April 6, 2006
An Autism rally in Washington, DC attracted some local parents to take a stand. Parents said they want more research done to find out if mercury, which was found in children's vaccines, caused their sons and daughters to become Autistic.
Almost a thousand parents and physicians marched their way through the streets of Washington, DC to get the government's attention.
Parents said they want more research done to find out if mercury, which is found in children's vaccines, caused their sons and daughters to become Autistic.
"It empowers us as parents, and gives us some power to do something," said Kathy Young, a Charlottesville mother of an Autistic daughter.
Young walked in the "Mercury Generation March" to support her daughter. For years research showed Autism was a genetic disorder. But Young believes her daughter developed the disorder because of a known toxin that is in most vaccines. There has been some studies to prove it.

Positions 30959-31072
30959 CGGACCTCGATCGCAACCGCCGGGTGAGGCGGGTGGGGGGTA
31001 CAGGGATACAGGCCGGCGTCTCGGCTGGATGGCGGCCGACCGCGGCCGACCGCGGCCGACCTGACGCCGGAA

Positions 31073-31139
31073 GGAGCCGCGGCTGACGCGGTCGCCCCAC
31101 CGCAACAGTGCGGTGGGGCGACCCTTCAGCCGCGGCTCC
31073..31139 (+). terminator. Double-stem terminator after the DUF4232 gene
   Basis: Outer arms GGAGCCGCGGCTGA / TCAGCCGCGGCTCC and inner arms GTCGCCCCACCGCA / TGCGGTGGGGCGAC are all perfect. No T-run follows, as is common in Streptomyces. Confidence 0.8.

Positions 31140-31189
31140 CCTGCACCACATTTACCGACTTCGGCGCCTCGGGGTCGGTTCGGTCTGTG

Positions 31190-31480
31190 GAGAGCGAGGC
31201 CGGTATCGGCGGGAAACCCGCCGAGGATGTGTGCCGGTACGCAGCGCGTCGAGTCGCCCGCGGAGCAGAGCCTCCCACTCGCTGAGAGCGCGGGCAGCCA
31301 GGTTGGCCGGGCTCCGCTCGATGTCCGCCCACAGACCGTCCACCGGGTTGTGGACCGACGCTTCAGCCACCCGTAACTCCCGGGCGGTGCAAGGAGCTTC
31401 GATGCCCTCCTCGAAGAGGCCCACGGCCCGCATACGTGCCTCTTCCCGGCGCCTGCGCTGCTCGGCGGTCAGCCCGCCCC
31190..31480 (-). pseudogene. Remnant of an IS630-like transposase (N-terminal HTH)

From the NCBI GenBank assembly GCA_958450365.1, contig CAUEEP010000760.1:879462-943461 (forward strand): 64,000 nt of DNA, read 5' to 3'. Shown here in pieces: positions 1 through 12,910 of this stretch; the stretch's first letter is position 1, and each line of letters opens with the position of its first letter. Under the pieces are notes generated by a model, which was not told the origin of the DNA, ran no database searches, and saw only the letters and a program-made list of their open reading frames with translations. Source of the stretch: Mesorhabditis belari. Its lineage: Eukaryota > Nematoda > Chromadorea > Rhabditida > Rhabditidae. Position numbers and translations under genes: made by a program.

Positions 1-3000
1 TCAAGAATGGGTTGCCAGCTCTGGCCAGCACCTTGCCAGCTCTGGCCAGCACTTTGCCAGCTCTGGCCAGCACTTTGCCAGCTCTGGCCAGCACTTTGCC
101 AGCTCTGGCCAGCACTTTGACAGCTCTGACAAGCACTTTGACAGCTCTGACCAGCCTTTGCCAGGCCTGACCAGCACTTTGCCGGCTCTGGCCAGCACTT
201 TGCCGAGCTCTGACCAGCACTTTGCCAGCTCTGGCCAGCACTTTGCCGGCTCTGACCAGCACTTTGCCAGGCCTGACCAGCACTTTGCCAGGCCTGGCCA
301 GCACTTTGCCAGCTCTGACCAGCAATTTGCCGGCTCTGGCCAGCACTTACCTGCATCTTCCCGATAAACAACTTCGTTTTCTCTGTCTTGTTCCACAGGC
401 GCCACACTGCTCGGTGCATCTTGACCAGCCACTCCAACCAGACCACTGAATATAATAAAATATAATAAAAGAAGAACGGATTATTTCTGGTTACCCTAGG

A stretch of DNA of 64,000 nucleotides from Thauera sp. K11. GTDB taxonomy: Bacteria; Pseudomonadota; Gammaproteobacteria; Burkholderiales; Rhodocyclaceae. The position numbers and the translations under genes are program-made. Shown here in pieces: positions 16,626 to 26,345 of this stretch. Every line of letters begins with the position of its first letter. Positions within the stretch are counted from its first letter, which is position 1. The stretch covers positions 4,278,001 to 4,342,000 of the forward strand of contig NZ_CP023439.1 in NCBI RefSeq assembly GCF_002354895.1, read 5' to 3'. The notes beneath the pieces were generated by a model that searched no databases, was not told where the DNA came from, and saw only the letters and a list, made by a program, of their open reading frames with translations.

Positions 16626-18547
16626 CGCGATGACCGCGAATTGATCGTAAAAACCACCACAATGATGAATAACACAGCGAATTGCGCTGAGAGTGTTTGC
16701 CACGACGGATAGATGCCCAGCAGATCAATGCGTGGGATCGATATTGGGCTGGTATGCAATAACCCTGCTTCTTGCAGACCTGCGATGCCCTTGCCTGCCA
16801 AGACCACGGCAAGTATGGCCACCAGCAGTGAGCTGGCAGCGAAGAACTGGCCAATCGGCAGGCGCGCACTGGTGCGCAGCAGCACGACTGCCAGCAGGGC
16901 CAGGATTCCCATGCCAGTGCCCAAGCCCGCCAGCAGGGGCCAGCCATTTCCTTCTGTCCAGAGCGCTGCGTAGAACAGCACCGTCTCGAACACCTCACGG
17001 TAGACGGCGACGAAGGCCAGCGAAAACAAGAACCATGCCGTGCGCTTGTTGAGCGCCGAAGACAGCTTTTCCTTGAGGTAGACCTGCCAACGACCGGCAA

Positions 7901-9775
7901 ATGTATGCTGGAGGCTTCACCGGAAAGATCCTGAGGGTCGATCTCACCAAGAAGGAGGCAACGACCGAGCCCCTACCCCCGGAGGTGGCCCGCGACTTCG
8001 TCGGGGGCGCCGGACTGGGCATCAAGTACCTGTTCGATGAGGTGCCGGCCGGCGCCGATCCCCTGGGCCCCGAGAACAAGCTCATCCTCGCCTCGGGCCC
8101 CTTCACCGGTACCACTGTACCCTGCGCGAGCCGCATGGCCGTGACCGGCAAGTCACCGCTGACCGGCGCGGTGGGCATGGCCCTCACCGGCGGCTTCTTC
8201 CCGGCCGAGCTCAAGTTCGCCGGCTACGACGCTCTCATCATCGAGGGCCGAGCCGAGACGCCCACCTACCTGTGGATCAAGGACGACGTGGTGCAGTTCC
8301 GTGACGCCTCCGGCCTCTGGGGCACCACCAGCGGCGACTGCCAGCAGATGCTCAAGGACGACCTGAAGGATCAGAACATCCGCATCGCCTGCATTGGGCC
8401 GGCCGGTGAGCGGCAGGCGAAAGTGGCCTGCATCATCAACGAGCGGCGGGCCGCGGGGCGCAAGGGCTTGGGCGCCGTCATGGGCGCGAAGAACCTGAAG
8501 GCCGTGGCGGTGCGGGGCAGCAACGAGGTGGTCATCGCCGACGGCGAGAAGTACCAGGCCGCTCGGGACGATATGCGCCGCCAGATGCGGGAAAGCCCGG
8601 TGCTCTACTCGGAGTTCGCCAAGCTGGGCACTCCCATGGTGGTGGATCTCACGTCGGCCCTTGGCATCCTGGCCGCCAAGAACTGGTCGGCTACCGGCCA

"No more lies from the CDC," parents chanted. These parents feel if more research is done to find the true cause of Autism, they can possibly find a cure.
"The main goal for all of us is that our kids get the proper treatment because currently with the government refusing to look at the issue seriously, little research is being done," said Young.
Right now, there isn't much parents can do if they believe mercury is responsible for their child's Autism. They feel this rally is their last hope to get the government on their side.
"The FDA and the CDC are making it very difficult for researchers to get the facts so that they can help our kids," said Young.
The CDC and FDA deny any cover-up. Currently, one out of every 166 kids are diagnosed with Autism.
Viewers with disabilities can get assistance accessing this station's FCC Public Inspection File by contacting the station with the information listed below. Questions or concerns relating to the accessibility of the FCC's online public file system should be directed to the FCC at 888-225-5322, 888-835-5322 (TTY), or firstname.lastname@example.org.